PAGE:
Influence of pregnancy on long-term progression of retinopathy in patients with type 1 diabetes


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Abstract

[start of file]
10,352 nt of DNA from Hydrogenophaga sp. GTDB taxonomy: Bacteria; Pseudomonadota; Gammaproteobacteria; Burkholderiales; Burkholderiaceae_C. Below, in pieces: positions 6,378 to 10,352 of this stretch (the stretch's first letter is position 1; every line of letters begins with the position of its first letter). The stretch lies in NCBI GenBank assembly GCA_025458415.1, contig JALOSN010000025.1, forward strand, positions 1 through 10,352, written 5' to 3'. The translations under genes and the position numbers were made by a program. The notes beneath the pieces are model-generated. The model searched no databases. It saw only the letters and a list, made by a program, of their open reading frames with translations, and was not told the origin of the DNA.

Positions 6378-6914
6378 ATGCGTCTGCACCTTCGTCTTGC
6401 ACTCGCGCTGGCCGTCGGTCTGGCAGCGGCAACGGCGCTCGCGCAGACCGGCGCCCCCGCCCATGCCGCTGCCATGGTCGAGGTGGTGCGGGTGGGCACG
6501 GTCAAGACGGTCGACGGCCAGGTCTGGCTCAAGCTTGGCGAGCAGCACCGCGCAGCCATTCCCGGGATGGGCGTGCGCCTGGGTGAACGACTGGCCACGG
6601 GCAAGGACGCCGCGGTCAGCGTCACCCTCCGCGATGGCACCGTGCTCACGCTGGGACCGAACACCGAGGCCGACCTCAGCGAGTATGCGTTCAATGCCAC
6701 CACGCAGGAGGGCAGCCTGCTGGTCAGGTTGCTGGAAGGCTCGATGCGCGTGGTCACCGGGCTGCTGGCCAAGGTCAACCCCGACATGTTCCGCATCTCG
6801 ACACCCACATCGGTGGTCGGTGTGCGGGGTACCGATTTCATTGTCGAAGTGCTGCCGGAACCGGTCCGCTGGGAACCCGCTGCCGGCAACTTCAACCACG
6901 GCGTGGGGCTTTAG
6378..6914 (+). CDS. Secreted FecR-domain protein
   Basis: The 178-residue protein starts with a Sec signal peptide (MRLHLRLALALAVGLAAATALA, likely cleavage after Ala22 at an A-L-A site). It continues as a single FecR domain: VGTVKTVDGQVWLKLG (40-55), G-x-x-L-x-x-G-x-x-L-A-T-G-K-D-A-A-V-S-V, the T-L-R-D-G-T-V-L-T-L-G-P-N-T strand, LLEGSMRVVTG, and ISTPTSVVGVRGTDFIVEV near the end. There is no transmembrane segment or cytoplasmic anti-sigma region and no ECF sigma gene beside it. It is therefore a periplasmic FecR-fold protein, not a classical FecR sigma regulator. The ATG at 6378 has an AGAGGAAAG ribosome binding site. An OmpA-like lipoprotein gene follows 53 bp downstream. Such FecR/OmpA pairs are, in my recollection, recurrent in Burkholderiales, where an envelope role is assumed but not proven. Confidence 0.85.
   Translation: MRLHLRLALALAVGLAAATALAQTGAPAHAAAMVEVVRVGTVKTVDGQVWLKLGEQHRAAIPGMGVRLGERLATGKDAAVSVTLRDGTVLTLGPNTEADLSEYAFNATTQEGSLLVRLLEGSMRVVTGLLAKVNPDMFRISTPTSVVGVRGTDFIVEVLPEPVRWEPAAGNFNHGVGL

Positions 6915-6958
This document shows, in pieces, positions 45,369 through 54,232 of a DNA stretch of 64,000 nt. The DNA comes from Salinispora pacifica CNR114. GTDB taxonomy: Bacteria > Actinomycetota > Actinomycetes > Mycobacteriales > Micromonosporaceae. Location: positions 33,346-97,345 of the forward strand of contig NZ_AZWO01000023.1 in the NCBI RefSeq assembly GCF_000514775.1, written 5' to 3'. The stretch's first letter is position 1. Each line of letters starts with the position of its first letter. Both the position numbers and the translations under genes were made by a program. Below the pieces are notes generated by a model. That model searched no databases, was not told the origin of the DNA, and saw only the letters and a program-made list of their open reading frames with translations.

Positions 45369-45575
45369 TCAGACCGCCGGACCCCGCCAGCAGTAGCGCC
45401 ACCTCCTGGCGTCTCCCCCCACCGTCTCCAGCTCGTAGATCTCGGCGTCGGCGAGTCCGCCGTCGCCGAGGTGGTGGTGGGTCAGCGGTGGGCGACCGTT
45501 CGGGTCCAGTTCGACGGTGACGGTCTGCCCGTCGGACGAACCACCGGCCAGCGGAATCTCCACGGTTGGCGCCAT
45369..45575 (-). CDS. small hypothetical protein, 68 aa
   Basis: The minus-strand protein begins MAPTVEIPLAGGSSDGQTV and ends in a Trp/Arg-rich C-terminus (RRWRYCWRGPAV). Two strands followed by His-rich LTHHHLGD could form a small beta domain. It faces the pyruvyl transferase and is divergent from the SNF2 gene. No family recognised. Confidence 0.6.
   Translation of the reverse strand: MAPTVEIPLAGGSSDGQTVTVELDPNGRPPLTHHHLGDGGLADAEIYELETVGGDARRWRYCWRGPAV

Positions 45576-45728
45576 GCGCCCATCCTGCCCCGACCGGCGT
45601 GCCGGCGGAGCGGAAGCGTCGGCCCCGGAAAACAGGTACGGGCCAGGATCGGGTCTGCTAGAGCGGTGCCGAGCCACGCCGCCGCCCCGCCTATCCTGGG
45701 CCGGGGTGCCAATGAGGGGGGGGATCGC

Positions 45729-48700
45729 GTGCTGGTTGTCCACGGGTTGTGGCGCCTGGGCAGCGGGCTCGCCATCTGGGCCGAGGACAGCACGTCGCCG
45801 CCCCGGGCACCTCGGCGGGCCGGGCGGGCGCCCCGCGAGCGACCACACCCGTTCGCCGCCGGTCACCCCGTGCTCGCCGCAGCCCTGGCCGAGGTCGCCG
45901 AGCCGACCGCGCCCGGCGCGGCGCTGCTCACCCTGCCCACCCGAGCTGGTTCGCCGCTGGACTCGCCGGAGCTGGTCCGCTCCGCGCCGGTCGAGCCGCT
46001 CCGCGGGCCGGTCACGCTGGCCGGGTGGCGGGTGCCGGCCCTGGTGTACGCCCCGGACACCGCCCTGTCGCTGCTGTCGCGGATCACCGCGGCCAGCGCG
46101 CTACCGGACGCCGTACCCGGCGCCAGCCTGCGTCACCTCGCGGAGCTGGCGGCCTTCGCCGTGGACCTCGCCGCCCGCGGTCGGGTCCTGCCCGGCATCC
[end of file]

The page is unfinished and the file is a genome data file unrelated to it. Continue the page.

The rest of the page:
Aims/hypothesisPregnancy in type 1 diabetic women is associated with risk of worsening of retinopathy. It has been reported that deterioration continues in the months after delivery, but direct data are lacking. It is also unclear what impact pregnancy has on the long-term progression of retinopathy.MethodsWe studied 59 women with type 1 diabetes who had retinal photographs before pregnancy and yearly for 5 years post pregnancy. These photographs were graded using the EURODIAB retinopathy grading system.ResultsThe mean duration of diabetes was 14.4 ± 8.2 years and mean age at pregnancy was 29.8 ± 5.5 years. Mean HbA1c was 8.2 ± 2.0% before pregnancy with tighter control during pregnancy itself. This value was high despite efforts to improve take-up of pre-conception care. Mean HbA1c was 8.6 ± 1.5 during the follow-up period. At baseline, 43 (72.9%) women were free of retinopathy, 15 had non-proliferative retinopathy and one woman had previously had laser therapy. During pregnancy four women required laser therapy. Over the next 5 years none required laser therapy, although retinopathy worsened in 14 women. Ten-year follow-up data were available on 22 women, one of whom required laser therapy 8 years after pregnancy. Baseline retinopathy status was the only independent risk factor which predicted progression of retinopathy.Conclusions/interpretationPregnancy is not associated with post-partum worsening of retinopathy.

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